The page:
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    In the early 1950s, the centre of Gloucester was an area of considerable historic interest and charm, with a variety of old timber-framed buildings. In the 1960s the council adopted a policy of expanding shopping and council housing in the town centre. This involved massive demolition — in twenty years, 60 per cent of the timber-framed houses listed by the Ministry of Housing were demolished. By 1972, the centre of Gloucester consisted of an isolated cathedral surrounded by supermarkets and car parks, which destroyed the charm of the city without preventing serious traffic congestion. At the centre of this devastation was a small undistinguished pedestrian square, which could have been in any American suburban shopping centre: opening it, Mr. Peter Walker, Minister of the Environment, stated that the redevelopment of the centre of Gloucester was ‘an example to the country’. If it had been Lord Butler, one might have suspected irony.Google Scholar
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    In 1971, some people living near Orly Airport, Paris, successfully sued an airline for disturbance. In the USA, some airports are engaged in million-dollar lawsuits, and have had to buy up large areas of nearby land. This legal pressure, together with widespread protest against noise, has wonderfully concentrated the minds of airlines and manufacturers on the need to develop quieter planes, and striking progress has been achieved, although it will take a decade for the fleet to be changed. In the UK the right to take legal action was abolished by the Civil Aviation Act, 1949 (passed when Parliament had no inkling of the noise nuisance which would develop).Google Scholar
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    This is not formally as correct as the rules given in e.g. I. M. D. Little, A Critique of Welfare Economics Ch. VIII. But the formal rules are very abstract, and hard to apply directly to the urban market. Little’s rule (II)G will be met if prices equal the lowest possible construction costs for any type of dwelling, plus land costs (on the assumption that land is freely interchangeable between uses, or that any planning controls correctly take account of externalities). To assume that people make choices in line with their preferences is, in practice, the only possible assumption, since consumers’ preferences can only be deduced from what they actually do.Google Scholar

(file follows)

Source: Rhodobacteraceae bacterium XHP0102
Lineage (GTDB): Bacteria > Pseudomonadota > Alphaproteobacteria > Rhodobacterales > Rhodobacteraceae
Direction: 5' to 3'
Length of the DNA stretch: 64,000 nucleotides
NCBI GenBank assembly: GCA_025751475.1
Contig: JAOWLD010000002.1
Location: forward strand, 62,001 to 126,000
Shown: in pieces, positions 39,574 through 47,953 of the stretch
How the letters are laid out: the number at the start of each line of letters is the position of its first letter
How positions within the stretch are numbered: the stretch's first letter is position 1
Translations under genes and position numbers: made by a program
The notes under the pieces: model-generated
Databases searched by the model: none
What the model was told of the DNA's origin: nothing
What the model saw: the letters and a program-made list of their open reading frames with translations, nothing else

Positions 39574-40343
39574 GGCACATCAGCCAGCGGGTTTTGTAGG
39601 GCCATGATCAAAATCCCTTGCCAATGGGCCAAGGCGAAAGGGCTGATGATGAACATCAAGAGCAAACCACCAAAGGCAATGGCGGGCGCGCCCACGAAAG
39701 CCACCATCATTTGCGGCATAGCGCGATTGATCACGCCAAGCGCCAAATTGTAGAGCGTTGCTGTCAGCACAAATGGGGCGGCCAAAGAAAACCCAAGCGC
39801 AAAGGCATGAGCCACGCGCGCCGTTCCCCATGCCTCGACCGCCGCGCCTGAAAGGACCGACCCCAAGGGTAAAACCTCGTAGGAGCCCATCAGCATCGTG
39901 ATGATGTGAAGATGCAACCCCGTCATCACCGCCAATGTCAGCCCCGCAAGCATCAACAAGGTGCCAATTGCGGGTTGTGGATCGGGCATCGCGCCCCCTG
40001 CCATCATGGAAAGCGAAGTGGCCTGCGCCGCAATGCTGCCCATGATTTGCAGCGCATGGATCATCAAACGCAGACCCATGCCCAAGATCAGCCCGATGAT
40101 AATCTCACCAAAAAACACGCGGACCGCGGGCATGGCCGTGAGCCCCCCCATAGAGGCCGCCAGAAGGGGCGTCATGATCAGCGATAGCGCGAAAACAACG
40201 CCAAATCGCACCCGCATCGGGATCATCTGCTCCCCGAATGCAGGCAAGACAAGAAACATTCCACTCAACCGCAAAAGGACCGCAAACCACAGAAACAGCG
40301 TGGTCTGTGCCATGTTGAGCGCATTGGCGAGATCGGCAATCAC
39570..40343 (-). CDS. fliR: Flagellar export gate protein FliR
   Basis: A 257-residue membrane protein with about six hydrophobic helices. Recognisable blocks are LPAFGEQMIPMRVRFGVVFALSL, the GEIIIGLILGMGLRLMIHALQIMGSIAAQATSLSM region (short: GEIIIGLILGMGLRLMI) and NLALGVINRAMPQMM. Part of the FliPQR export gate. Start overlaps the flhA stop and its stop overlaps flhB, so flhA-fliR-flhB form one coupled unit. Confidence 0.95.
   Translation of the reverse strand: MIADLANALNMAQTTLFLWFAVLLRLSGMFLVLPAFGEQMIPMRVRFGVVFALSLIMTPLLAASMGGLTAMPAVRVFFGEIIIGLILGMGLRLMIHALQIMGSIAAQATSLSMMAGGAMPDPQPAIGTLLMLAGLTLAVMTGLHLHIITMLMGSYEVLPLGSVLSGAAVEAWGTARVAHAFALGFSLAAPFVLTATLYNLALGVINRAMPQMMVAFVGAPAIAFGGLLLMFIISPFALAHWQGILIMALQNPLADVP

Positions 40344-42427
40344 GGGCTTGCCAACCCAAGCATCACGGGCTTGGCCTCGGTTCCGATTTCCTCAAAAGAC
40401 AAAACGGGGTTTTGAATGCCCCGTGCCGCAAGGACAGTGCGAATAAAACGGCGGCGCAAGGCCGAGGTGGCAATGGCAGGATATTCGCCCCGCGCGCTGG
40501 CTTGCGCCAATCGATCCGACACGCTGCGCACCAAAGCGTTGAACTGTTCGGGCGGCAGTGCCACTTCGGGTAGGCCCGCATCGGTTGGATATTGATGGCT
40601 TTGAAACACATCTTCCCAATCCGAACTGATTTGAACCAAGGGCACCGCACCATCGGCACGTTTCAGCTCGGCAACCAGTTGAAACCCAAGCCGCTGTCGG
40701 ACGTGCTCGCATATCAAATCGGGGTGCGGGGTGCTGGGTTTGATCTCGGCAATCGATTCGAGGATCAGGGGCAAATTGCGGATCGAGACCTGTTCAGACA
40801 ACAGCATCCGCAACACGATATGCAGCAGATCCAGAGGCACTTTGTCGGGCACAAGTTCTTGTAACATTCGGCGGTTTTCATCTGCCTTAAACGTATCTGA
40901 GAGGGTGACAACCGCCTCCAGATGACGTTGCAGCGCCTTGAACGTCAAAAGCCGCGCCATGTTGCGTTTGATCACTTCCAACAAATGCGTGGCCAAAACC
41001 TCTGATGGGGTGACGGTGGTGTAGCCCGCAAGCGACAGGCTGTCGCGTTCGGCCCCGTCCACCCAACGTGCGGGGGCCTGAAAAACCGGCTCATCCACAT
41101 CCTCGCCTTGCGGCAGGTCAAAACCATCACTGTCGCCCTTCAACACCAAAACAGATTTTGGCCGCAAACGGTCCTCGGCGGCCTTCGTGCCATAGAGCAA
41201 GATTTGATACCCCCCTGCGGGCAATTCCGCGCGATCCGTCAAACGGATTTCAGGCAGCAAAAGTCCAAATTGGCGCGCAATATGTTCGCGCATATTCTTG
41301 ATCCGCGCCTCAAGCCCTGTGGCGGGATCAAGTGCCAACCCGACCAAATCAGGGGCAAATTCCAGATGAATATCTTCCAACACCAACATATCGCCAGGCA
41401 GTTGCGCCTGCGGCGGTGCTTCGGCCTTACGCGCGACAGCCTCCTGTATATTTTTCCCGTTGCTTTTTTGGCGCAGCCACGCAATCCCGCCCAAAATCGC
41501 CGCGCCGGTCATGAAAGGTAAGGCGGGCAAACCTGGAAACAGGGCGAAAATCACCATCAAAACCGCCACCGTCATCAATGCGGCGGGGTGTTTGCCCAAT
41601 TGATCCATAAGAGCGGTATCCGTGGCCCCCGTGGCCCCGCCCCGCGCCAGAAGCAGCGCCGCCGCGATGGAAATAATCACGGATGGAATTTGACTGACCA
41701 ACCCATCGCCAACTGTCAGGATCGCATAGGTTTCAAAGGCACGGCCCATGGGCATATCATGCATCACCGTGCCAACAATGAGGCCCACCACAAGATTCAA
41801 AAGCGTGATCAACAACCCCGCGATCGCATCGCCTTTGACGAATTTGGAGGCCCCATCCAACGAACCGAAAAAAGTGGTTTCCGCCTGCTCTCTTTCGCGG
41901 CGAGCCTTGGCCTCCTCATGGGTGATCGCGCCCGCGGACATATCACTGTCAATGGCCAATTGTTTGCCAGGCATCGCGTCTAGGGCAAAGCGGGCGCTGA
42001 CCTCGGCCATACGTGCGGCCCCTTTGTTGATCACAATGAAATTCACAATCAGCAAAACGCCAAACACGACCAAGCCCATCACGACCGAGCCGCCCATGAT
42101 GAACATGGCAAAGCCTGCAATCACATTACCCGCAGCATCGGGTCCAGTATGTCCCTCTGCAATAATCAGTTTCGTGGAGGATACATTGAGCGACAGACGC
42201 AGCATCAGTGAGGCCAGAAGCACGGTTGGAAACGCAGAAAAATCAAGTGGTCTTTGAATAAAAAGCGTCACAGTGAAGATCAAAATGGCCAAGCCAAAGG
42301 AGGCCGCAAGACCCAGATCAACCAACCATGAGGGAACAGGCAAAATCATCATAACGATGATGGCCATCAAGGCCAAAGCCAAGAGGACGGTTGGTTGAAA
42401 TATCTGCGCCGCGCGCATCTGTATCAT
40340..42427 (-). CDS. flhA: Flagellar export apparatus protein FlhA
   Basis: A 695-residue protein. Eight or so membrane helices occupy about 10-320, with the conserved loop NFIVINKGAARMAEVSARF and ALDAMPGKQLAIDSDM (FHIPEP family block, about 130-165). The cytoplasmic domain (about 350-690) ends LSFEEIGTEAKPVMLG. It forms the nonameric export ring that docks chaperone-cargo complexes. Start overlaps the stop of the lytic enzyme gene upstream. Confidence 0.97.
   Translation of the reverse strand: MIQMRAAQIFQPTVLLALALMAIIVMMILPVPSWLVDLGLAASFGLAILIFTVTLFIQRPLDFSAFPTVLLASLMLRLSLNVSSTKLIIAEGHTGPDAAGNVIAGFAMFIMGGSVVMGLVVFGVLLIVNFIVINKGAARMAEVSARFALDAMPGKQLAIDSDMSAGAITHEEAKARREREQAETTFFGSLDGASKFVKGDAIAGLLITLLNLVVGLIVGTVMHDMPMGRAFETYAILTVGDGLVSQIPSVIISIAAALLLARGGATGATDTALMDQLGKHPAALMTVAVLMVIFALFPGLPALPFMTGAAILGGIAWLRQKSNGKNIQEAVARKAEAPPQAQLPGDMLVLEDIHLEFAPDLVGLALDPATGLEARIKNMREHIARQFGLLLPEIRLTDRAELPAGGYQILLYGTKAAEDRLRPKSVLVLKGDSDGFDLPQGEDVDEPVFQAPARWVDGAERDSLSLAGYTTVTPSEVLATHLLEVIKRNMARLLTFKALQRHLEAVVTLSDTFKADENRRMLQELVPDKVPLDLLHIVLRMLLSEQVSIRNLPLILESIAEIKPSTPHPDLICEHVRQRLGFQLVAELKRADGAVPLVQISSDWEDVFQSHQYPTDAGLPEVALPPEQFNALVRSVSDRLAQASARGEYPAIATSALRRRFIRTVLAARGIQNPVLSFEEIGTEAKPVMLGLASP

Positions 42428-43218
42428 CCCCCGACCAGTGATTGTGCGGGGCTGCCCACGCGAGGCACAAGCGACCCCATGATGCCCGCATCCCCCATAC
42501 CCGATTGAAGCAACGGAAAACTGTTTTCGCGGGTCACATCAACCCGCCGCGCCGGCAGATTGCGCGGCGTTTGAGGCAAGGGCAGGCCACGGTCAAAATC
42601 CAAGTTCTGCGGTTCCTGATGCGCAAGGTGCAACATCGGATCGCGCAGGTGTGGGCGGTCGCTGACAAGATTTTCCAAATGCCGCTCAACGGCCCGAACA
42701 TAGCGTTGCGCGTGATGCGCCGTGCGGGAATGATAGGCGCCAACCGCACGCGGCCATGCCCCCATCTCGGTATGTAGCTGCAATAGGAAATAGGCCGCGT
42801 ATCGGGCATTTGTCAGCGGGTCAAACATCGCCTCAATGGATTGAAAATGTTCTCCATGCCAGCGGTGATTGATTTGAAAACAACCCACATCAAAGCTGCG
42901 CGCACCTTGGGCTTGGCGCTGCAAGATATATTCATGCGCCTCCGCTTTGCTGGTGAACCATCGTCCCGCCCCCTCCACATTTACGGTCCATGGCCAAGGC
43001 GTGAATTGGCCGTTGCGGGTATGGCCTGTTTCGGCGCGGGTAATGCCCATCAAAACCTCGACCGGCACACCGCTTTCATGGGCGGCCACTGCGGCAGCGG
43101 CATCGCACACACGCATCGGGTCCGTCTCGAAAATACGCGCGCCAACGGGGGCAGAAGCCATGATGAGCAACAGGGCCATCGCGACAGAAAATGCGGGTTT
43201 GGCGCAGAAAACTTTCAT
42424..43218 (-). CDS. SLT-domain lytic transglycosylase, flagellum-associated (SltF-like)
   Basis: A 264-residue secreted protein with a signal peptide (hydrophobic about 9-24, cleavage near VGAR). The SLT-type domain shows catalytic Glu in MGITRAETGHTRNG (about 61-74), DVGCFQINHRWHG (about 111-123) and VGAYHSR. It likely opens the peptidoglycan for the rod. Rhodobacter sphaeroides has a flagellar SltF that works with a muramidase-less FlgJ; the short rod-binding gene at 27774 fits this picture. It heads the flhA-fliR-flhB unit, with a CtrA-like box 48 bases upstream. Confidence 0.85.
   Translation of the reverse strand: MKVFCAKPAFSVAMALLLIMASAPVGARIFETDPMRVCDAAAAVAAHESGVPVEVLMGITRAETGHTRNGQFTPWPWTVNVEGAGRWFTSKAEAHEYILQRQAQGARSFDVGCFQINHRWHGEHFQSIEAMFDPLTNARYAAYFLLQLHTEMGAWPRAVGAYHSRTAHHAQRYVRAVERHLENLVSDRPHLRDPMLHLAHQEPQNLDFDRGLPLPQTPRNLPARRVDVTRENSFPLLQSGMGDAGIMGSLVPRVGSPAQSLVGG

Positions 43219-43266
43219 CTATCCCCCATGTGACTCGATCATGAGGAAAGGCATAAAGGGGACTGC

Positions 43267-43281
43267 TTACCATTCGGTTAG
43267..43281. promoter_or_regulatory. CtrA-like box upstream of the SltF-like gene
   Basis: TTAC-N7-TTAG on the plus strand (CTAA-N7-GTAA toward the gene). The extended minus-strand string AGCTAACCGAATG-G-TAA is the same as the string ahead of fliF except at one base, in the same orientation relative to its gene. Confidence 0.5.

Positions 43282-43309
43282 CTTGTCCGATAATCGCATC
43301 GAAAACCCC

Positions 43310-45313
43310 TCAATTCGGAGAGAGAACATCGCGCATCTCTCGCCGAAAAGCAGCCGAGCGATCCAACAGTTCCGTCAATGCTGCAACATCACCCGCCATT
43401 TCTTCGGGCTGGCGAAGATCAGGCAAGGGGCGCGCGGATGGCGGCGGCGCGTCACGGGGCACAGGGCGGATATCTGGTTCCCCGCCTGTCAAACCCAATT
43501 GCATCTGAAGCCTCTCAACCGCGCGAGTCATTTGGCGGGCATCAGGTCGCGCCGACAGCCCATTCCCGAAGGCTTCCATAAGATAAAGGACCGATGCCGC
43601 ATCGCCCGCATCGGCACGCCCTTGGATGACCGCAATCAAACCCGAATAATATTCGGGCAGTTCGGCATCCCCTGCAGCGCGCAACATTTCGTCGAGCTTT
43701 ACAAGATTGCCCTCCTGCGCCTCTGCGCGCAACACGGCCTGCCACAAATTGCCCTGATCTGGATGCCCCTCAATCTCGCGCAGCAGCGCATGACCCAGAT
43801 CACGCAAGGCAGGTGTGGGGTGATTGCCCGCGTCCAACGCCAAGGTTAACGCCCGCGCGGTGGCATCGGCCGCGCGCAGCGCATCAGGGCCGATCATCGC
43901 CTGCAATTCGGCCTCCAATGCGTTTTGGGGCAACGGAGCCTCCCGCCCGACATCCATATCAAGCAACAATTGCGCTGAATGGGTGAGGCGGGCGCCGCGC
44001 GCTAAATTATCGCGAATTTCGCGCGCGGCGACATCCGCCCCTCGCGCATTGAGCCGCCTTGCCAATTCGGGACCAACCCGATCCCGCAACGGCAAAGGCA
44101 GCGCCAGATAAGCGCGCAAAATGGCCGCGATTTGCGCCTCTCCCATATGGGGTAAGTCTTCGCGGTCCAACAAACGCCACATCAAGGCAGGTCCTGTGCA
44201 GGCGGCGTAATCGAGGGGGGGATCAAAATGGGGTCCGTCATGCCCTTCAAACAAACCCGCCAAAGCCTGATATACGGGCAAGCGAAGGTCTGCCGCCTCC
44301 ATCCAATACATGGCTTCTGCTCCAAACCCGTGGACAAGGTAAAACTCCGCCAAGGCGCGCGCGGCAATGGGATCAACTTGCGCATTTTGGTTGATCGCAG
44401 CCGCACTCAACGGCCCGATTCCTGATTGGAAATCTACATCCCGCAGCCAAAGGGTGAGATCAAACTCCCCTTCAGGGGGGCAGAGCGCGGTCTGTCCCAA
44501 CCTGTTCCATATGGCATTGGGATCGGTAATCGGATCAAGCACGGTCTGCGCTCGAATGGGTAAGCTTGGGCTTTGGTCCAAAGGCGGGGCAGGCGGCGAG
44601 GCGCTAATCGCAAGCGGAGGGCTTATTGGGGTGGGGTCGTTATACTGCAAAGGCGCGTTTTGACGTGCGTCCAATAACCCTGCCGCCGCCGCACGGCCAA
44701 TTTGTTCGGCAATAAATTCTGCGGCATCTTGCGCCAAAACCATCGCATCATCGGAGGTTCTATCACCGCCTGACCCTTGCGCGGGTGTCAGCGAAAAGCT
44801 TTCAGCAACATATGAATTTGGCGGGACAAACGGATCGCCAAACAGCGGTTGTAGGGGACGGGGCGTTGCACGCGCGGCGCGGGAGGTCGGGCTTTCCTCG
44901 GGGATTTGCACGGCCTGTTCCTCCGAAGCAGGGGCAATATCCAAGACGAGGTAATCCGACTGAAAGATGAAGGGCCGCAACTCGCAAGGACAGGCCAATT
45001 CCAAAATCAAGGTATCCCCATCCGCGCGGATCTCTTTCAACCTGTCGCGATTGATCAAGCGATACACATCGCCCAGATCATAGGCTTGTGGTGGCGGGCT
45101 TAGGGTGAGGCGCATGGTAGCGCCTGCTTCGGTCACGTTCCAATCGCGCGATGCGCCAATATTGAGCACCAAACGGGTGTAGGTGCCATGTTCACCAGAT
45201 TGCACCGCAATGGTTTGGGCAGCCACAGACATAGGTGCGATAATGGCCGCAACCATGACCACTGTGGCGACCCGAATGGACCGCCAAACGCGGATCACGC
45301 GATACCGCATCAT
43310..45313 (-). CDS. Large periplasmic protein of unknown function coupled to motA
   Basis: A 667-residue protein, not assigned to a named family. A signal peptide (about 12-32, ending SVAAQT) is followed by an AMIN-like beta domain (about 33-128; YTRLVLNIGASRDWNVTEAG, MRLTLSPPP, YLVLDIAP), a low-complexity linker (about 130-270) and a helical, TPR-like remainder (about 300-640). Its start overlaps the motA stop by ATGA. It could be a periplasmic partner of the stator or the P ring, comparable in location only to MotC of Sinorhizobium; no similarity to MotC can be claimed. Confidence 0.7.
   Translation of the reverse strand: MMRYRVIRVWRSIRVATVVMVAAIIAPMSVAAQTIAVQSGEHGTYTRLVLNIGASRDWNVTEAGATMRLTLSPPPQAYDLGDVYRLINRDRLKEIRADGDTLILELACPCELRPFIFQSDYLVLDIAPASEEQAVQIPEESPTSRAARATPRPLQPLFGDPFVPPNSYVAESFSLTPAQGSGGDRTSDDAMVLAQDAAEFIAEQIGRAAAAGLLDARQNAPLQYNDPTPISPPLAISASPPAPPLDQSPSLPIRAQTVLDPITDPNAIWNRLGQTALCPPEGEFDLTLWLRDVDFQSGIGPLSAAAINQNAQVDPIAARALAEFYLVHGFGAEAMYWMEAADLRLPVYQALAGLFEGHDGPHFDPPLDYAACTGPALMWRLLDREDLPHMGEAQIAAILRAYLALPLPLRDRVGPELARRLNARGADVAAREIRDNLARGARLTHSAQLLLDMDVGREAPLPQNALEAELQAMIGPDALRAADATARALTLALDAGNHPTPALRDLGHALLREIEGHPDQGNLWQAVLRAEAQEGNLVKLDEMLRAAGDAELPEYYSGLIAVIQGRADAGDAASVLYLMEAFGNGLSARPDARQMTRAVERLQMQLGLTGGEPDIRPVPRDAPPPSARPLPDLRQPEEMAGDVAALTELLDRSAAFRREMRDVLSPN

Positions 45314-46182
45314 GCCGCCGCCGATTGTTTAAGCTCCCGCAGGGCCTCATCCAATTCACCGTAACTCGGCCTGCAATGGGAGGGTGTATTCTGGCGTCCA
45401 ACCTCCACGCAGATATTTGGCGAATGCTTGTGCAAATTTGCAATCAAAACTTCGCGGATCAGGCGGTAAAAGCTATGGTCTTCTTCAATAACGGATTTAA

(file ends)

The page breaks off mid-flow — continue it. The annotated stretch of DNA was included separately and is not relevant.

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    Like an elephant, a ‘shortage’, ‘surplus’ or an equilibrium in housing is difficult to define but easy to recognise. However, some attempts at definition can be made. If population, and the demand for housing, were constant, definition would be easy; the condition for equilibrium would be the usual one, that there would be no economic incentive to increase or reduce the supply of housing. But if population, or the demand per head, is rising, the equilibrium will be a moving one, with the supply curve moving to the right at the same speed as the demand curve. Additions to the housing stock will earn only a ‘normal’ profit. A shortage can be indicated by various signs: an acceleration in the rate of rise in prices; vacant houses being snapped up very quickly; evidence of families being forced to share houses, etc. A surplus is indicated by a flattening-off of prices, difficulty in selling houses, etc.Google Scholar
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    This is the virtue of Professor Nathaniel Lichfield’s ‘planning balance sheet’, especially, perhaps, in the simple form in which he originally put it forward in The Economics of Planned Development 1966.Google Scholar
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Copyright information

© Graham Hallett 1979

Authors and Affiliations

  • Graham Hallett
    • 1
  1. 1.University CollegeCardiffUK